Whatever recipe you choose, you should always use real dark chocolate and whole milk. If you start there, you can hardly go wrong. Preferably use brown sugar, heat the milk and sugar first then fold in the chocolate. Add a pinch of salt and any spice you want like cinnamon or chile powder. Recipes abound online, and you can riff off them with relative ease as long as you stick to the basics above.
And if you can’t make it to Spain or Belgium this winter, try some of the international recipes at home after a snowball fight. They are simpler than you think and might bring a little warm chocolate right into your cold winter kitchen. Don’t forget to keep a little peppermint schnapps on hand for an especially warm holiday taste.
2 cups boiling water 1 chile pepper (cut in half with seeds removed) 5 cups light cream (or whole or nonfat milk) 1 vanilla bean (split lengthwise) 1 to 2 cinnamon sticks 8 ounces bittersweet chocolate (or 3 tablets Mexican Chocolate cut into 1/4-inch pieces) 2 tablespoons granulated sugar or honey 1 tablespoon grounded extra fine almonds or hazelnuts
Over medium-high heat, add chile pepper to boiling water in a large saucepan. Cook until the liquid is reduced to 1 cup. Remove the chile pepper and strain water. Set aside. In a medium saucepan, combine cream or milk, vanilla bean and cinnamon stick over medium heat until bubbles form around the edge.
Reduce the heat to low and add chocolate and sugar (or honey). Occasionally whisk until the chocolate melts and sugar dissolves. Turn off the heat and remove the vanilla bean and cinnamon stick. Next, add the chile-infused water (small amounts at a time). Taste-test along the way to make sure the flavor isn’t too strong. If chocolate is too thick, use a little more milk to thin out. Serve in small cups with ground nuts and whipped cream on the side.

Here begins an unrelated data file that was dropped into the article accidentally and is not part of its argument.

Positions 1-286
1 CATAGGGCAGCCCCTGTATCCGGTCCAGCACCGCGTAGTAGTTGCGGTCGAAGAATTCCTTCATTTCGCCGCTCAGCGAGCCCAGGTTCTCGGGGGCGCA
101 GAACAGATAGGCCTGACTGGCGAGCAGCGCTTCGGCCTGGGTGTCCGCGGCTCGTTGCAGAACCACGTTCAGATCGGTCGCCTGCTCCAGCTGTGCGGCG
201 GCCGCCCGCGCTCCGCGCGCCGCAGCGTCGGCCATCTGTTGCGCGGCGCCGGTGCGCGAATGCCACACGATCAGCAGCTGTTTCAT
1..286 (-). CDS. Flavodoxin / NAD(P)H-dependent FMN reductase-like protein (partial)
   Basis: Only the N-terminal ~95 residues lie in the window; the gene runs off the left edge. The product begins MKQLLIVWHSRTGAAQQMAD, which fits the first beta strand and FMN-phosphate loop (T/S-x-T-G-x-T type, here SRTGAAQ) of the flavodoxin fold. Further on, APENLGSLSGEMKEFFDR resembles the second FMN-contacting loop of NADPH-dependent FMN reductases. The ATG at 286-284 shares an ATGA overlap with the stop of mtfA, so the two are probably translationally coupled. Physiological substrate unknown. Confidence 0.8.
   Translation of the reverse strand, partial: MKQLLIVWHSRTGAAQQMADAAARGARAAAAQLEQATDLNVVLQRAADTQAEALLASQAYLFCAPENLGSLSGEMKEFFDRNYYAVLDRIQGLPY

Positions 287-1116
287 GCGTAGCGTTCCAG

Recipe from 100CafeStreet
For the whipped cream:
3/4 cup very cold heavy cream 1/2 cup marshmallow fluff 2 tablespoons almond-flavored liqueur (such as amaretto), or ¼ teaspoon pure almond extract ¼ teaspoon pure vanilla extract
For the chocolate:
1 cup whole milk 1¼-ounce can unsweetened coconut milk 2 tablespoons good-quality unsweetened cocoa powder (such as Valrhona or Ghirardelli), plus more for garnish 3 tablespoons packed light brown sugar 1/2 cup good-quality bittersweet chocolate chips (such as Callebaut or Ghirardelli) 1/4 teaspoon pure vanilla extract Pinch of fine sea salt 1/2 cup sweetened shredded coconut, lightly toasted
Make the whipped cream: Combine the heavy cream, fluff, almond liqueur and vanilla in the bowl of a stand mixer fitted with the whisk attachment; whip until soft peaks form.
Make the hot chocolate: Combine the whole milk and coconut milk in a saucepan over medium heat and bring to a simmer. Whisk in the cocoa powder, brown sugar, chocolate chips, vanilla and salt; cook, whisking constantly, until the sugar and chocolate melt and the mixture is smooth and thick, about 5 minutes.
Divide the hot chocolate among mugs and top with a large dollop of the whipped cream. Dust with cocoa powder and garnish with toasted coconut.
Recipe from FoodNetwork
1/2 lb good-quality semisweet chocolate (or bittersweet) 4 cups milk 2 tablespoons sugar 1 teaspoon cinnamon
If your chocolate is in a bar form, chop or grate. Solid bars do not melt well. Put chocolate, milk and sugar in a heavy saucepan over low heat. Whisk slowly until the chocolate melts and sugar dissolves. When it is smooth and steamy, put into mugs and top with a little cinnamon.
Recipe from Food
by Mark Damon Puckett